Parent Guide: Helping Children to Worship
Speak of attending the worship service as a special opportunity. Help children to anticipate being with their family in a special experience.
Make opportunities for children to talk with worship leaders. Invite them to your home or out to eat so that they will feel that the worship leaders are their friends.
Take care of basic physical needs before the worship service. Take children to the restroom and walk around a little if they have been physically inactive for a while.
Sit together as a family, especially when the children are young. This gives you the ability to guide their behavior as well as to interpret things they may not understand.
Encourage your children to stand and sit with the congregation. They may want to sit during the active part of the service, and then stand up when the sermon begins. Not only do they need to participate in the worship experience, but they need the physical movement in order to sit quietly during the sermon.
Involve the children in music experiences. Help them to read the hymnal. Encourage then to learn the songs. You might sing the songs in the car or at home to help the children become familiar with the songs.
Help your children to know how they can best join in prayer. Before worship, discuss concerns or thanks for events or people in the children’s lives or your family life. Help them to know they can pray silently while others are praying aloud. Since they have short attention spans, help them to sit quietly if they finish praying before the prayer leader does.
Help your children to find the Scripture passages in their own Bibles. Especially young readers will be eager to find the passages in their Bibles. Use colorful Bible markers to mark the verse ahead of time.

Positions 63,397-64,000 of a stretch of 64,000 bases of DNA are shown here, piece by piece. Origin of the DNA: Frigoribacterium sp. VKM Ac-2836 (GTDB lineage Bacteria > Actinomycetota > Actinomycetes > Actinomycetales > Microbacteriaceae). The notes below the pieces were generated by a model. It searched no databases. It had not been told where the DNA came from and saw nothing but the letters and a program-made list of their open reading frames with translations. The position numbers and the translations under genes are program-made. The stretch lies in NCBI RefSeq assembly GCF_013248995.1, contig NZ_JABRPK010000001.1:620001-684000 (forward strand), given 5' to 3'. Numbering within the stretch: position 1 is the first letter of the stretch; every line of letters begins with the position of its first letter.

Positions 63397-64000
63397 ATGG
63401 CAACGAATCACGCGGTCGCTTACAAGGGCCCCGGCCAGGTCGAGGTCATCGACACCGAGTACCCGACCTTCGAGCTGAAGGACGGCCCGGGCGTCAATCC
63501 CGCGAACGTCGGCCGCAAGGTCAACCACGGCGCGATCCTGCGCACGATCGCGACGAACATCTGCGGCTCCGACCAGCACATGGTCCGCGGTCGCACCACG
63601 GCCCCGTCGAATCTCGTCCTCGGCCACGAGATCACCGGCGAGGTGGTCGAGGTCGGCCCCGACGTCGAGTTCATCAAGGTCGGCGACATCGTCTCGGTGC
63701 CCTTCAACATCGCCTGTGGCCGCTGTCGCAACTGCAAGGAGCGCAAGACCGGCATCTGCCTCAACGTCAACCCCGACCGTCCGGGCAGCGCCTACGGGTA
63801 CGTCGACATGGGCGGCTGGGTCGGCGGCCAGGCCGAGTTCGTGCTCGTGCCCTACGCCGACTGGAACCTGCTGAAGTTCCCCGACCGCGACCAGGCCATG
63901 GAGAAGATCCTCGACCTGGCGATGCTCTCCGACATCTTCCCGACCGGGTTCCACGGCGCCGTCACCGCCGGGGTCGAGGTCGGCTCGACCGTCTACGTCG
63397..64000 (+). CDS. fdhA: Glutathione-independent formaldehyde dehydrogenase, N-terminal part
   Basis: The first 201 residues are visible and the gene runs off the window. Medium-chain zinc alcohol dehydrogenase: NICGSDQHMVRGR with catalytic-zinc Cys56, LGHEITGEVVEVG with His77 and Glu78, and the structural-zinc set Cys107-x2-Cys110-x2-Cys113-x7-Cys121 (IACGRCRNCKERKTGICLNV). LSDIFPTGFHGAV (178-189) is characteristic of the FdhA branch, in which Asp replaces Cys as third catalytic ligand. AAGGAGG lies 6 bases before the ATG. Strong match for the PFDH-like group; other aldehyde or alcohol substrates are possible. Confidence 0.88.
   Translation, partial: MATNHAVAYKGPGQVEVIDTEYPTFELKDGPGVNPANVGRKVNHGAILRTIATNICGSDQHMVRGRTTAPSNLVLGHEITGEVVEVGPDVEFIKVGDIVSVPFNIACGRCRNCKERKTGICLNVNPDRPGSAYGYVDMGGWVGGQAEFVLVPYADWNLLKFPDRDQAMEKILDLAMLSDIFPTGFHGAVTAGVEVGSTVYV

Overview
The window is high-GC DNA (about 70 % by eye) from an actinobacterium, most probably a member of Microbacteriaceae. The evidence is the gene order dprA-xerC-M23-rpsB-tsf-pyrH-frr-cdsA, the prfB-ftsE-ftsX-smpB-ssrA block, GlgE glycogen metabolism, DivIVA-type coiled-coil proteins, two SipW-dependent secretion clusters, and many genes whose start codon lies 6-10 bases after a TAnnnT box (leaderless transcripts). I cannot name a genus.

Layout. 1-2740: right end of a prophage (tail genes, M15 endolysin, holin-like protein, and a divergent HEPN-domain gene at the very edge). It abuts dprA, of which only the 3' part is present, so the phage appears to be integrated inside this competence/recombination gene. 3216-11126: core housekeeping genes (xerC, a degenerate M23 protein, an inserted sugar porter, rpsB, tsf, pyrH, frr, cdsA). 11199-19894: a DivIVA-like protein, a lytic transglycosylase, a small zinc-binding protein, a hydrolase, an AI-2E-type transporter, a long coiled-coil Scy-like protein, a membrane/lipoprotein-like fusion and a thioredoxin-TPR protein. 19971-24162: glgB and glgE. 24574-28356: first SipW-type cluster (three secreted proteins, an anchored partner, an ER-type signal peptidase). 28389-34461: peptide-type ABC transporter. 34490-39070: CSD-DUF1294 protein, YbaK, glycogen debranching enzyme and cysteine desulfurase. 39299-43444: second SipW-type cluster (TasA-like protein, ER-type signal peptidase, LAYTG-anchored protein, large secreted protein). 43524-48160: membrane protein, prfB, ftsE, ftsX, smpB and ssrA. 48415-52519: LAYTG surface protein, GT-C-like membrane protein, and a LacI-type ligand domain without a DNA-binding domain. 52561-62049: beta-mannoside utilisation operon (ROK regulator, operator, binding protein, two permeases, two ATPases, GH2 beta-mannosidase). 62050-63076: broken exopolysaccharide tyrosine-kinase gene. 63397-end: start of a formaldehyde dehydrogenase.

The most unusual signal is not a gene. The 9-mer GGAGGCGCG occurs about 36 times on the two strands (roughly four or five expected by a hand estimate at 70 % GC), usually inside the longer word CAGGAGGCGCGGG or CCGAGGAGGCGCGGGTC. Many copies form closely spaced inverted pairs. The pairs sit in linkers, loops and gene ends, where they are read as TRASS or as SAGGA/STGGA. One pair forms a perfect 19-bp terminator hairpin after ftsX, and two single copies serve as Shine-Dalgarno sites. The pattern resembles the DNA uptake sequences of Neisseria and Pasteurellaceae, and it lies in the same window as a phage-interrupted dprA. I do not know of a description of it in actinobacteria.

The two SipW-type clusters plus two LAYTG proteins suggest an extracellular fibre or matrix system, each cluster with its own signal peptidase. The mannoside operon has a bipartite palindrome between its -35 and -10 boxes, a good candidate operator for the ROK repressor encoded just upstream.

Explain the offering to your children. Let them participate by putting an offering in the plate. Emphasize that it is a way we show love to God. Help them to know where the money goes once it goes in the offering plate.
You might want to carry a special worship bag for your children. Include interesting paper, special pencils or markers, and perhaps a book (pipe cleaners are a good quiet item). Children often multitask, listening while they are occupied with an unrelated activity. Change the contents of the bag fairly often. Also pick up the children’s bulletins.
Help them to listen for certain words, Bible names and places, and other simple concepts. Younger children can draw picture of things they observe. Older children can keep simple notes.
Prepare them for baptism and the Lord's Supper so they will understand what is occurring. Younger children, who are concrete and literal thinkers, will not understand the symbolic meaning of the ordinances, but they can understand these are important ways for people to remember Jesus and to show others that they are going to follow Jesus’ example.
Before and after the service, talk with your children about the invitation time. They may be getting restless by this time. Explain that people are making important decisions about following Jesus during this time, and they need to “practice their patience.”
Discuss the service on the way home or after you arrive home, answering questions they may have about the experiences. Ask them what they enjoyed most. Share appropriate thoughts or feelings that you may have had. Keep it short and simple.